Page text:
Following months of debates across the industry, the European Parliament voted to include CO2 emissions from the maritime sector in the EU Emissions Trading System, eyeing a 40% reduction in CO2 by 2030.
On Wednesday, Parliament adopted its position on the Commission’s proposal to revise the EU system for monitoring, reporting and verifying CO2 emissions from maritime transport (the “EU MRV Regulation”) with 520 votes to 94 and 77 abstentions.
To remind, maritime transport remains the only sector with no specific EU commitments to reduce greenhouse gas emissions. Global shipping accounts for 2-3% of total global GHG emissions, which is more than the emissions of any EU member state. The appointment of Ursula von der Leyen as the new European Commission President, a year ago, marked the official beginning of negotiations for the inclusion of shipping in EU ETS, in line with an ambitious climate and environmental action for Europe in the coming years.
While MEPs agree that reporting obligations by the EU and the IMO should be aligned, as proposed by the Commission, they note that the IMO has made insufficient progress in reaching an ambitious global agreement on GHG emissions.
As such, they ask the Commission to examine the overall environmental integrity of the measures decided by the IMO, including the targets under the Paris Agreement.
Parliament wants maritime transport to be more ambitious and believes ships of 5000 gross tonnage and above should be included in the EU Emissions Trading System (ETS).
However, MEPs say that market-based emissions reduction policies are not enough and:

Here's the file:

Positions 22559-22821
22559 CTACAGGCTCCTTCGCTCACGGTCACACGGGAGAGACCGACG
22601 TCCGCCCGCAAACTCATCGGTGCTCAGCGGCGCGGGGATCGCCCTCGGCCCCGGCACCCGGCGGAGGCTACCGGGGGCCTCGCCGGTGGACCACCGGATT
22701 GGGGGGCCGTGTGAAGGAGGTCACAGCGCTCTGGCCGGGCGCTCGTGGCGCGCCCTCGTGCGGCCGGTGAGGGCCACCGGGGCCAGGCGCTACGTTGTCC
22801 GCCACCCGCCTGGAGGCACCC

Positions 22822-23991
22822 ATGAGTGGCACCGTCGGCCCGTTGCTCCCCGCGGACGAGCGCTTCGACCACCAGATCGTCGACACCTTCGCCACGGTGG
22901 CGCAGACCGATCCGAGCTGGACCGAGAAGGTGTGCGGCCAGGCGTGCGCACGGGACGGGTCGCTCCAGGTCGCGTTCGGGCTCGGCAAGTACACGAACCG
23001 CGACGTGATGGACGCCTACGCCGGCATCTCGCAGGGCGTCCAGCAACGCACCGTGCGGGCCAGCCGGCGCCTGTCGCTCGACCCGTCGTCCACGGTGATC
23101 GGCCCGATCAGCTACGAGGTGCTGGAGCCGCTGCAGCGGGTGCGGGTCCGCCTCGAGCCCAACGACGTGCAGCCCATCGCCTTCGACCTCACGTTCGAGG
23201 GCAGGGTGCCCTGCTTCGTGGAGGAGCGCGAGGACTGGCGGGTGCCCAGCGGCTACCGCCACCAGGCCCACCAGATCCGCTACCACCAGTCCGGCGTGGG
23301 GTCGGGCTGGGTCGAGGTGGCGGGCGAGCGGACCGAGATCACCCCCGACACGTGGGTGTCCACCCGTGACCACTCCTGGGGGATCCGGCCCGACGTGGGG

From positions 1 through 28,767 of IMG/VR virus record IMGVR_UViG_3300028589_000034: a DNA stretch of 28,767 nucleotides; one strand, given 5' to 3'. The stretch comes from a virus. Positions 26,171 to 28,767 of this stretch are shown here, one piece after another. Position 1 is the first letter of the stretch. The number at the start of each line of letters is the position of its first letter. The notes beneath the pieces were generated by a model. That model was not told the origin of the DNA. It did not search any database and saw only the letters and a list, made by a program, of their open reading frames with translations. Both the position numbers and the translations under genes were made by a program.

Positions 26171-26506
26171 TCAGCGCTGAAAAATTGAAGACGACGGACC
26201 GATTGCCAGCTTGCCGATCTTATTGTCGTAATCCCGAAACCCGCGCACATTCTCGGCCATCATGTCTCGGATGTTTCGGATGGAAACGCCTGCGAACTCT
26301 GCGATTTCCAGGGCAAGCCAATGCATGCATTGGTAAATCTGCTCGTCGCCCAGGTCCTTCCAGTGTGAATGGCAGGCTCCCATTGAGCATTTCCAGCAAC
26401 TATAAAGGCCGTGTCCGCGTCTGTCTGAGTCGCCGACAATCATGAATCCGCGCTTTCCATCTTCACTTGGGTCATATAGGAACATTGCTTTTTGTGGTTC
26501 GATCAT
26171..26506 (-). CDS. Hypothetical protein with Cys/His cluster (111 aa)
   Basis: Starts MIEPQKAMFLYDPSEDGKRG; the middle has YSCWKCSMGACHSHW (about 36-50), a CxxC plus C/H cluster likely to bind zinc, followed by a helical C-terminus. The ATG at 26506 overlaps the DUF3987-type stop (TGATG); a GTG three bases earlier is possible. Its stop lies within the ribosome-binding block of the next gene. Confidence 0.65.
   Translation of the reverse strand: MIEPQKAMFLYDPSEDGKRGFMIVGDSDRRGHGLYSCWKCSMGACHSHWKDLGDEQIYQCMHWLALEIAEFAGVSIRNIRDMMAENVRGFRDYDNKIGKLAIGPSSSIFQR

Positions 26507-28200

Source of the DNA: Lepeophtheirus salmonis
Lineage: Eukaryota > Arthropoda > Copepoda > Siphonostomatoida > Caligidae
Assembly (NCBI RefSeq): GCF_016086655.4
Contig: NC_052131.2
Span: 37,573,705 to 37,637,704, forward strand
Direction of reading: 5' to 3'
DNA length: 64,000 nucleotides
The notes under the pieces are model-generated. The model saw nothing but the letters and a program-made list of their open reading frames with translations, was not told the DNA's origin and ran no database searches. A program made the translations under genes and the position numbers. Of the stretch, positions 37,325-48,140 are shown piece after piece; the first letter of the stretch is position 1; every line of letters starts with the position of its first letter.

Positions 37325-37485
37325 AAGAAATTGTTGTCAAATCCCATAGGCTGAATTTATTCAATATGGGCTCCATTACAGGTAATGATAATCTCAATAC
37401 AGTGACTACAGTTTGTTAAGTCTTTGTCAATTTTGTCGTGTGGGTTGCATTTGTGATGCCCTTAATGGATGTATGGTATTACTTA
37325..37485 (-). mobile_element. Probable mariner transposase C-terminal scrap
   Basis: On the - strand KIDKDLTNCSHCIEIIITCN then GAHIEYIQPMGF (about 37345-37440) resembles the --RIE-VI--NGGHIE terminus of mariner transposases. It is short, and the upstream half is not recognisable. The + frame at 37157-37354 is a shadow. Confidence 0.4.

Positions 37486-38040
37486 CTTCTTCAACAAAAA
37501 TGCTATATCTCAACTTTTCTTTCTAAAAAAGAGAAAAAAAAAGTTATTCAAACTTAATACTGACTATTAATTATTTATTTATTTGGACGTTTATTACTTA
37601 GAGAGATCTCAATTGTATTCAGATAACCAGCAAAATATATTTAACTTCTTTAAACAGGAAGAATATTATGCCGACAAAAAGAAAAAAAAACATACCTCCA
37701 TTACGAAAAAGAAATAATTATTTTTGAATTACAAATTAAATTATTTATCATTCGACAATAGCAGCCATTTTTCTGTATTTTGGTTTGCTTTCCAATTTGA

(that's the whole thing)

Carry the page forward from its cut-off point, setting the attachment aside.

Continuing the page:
- Request that shipping companies reduce their annual average CO2 emissions per transport unit for all their ships by at least 40% by 2030.
- Call for an “Ocean Fund” for the period from 2022 to 2030, financed by revenues from auctioning allowances under the ETS, to make ships more energy-efficient and to support investment in innovative technologies and infrastructure, such as alternative fuel and green ports. 20% of the revenues under the Fund should be used to contribute to protecting, restoring and efficiently managing marine ecosystems impacted by global warming.
Today, we are sending a strong signal in line with the European Green Deal and the climate emergency: Monitoring and reporting CO2 emissions is important, but statistics alone do not save a single gram of greenhouse gas! That’s why we are going further than the Commission proposal and demanding tougher measures to reduce emissions from maritime shipping,
…says Rapporteur Jutta Paulus (Greens/EFA).
Amid the wide industry discussions on the issue, a study was commissioned by ECSA and ICS to look at both potential advantages and disadvantages of the EU ETS on shipping.
One of the most significant findings is the mismatch between the EU ETS and the complex diversity of the numerous segments within the shipping industry:
The characteristics of the numerous ship types, contractual relationships and operators present a highly complex market that is unlikely to be effectively or appropriately addressed suggesting a pragmatic approach by decision makers is required, as has already being demonstrated by the European Parliament’s recommendation to continue leaving road transport outside the scope of EU-ETS,
…the study reads.
The Parliament is now ready to start negotiations with member states on the final shape of the legislation.